BlackRock’s estimated cumulative exposure to the Adani Group is over $1.2 billion in debt and equity, according to our calculations (see chart). It has large investments in Adani Power, which is 100% coal power, two Adani port interests that are international fossil fuel export hubs, and Adani Total Gas. It also invests in Adani Green Energy, the company’s wind and solar energy arm.
The Indian conglomerate’s carbon footprint is massive and growing, which makes BlackRock’s investments even more perplexing. Adani is possibly the largest single private developer of new coal projects globally with 110 million metric tonnes per annum of new Indian coal mine capacity under development and 9GW of new coal power plants.
How many Blackrock investors know this? Are they ok, for example, with BlackRock investing in Adani Ports, the largest coal and LNG import infrastructure provider in India? Or that Adani Ports, along with Adani Enterprises, has regularly invested in the controversial Carmichael coal mine-to-port project in Australia?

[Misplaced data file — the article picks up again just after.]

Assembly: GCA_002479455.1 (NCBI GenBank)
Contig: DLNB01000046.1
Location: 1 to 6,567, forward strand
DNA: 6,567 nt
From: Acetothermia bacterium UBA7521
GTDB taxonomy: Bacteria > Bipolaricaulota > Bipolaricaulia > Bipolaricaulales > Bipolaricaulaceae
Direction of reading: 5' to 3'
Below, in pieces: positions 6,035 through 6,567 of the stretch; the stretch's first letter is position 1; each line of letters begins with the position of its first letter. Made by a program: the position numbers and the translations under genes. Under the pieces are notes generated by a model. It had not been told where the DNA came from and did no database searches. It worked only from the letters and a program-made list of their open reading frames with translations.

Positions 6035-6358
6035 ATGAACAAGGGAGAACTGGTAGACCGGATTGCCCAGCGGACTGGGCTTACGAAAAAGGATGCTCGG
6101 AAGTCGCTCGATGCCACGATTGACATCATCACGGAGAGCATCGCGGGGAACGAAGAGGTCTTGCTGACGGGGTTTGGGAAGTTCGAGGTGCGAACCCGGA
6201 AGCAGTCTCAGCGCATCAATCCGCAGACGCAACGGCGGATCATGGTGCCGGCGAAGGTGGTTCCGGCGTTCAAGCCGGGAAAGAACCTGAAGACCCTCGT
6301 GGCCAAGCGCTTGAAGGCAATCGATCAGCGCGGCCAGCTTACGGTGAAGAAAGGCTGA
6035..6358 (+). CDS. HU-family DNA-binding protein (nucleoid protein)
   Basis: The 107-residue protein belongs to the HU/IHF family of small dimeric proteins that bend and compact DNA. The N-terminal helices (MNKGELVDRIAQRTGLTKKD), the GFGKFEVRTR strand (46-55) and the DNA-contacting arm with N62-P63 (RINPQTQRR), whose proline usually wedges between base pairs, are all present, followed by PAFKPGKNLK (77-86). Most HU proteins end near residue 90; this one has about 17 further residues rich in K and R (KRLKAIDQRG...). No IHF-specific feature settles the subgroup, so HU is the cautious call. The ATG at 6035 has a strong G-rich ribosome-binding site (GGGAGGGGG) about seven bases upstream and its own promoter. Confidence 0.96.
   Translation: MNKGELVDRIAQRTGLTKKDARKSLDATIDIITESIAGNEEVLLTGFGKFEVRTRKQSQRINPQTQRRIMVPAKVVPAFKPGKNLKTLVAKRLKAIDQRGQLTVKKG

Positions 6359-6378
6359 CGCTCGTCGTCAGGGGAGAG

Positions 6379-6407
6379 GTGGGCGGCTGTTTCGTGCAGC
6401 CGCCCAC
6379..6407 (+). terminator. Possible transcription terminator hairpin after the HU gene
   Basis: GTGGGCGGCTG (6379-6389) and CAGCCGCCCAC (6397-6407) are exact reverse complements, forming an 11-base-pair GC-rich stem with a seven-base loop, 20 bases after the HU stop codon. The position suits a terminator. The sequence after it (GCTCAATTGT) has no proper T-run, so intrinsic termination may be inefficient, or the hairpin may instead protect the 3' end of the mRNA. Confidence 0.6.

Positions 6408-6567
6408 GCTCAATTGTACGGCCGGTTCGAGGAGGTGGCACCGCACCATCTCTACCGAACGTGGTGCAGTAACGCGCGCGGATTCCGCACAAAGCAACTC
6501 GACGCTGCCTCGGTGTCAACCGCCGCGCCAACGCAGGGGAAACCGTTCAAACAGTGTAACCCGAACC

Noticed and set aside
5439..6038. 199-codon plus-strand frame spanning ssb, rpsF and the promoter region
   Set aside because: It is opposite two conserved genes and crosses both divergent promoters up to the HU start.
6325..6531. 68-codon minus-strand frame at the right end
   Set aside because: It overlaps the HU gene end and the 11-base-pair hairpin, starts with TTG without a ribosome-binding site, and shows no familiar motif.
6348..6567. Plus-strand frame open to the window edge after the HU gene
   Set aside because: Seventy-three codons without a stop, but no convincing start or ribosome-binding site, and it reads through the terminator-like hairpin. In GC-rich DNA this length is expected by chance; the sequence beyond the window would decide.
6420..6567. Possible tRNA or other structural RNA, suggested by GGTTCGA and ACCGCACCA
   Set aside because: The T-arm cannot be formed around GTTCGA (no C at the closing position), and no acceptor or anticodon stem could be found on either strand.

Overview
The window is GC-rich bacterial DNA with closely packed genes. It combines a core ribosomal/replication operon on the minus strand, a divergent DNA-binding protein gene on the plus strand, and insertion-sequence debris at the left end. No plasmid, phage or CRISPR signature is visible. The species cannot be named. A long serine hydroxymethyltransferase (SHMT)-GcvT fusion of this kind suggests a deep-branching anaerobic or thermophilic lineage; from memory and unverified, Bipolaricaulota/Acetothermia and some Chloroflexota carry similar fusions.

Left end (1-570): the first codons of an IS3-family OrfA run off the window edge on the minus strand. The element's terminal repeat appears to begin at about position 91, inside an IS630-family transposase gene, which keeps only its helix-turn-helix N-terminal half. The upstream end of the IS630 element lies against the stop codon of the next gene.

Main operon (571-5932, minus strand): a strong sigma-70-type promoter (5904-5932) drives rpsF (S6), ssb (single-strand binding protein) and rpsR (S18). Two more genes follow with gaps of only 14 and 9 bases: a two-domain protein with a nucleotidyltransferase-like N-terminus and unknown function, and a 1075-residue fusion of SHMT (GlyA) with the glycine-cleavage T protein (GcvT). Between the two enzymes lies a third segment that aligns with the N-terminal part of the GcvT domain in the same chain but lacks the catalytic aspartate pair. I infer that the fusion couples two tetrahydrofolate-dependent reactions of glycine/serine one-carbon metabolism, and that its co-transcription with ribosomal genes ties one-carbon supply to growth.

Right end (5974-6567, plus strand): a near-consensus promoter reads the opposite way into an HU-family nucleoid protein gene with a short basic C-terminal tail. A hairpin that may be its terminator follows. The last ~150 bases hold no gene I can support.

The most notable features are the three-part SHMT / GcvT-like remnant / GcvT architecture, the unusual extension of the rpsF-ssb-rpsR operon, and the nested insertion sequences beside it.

In addition to importing LNG, Adani is also developing ambitious gas reticulation, or gas pipe and distribution systems, to distribute the gas to consumers in India.
Most egregious is Adani’s plan to use part of the coal it mines and exports from Carmichael to fuel a $4 billion coal-to-PVC plant that will not only consume 3.1 million tons of imported coal annually but will produce 2 million tons of plastic each year.
Adani Group chairman, Gautam Adani. Photo: NDTV
That project is not only unbankable but has severely tarnished Adani’s image internationally and in Australia where it is seen by many as a climate-threatening “folly.” The project is also close to a decade behind schedule and continues to face major ongoing objections from traditional Indigenous landowners.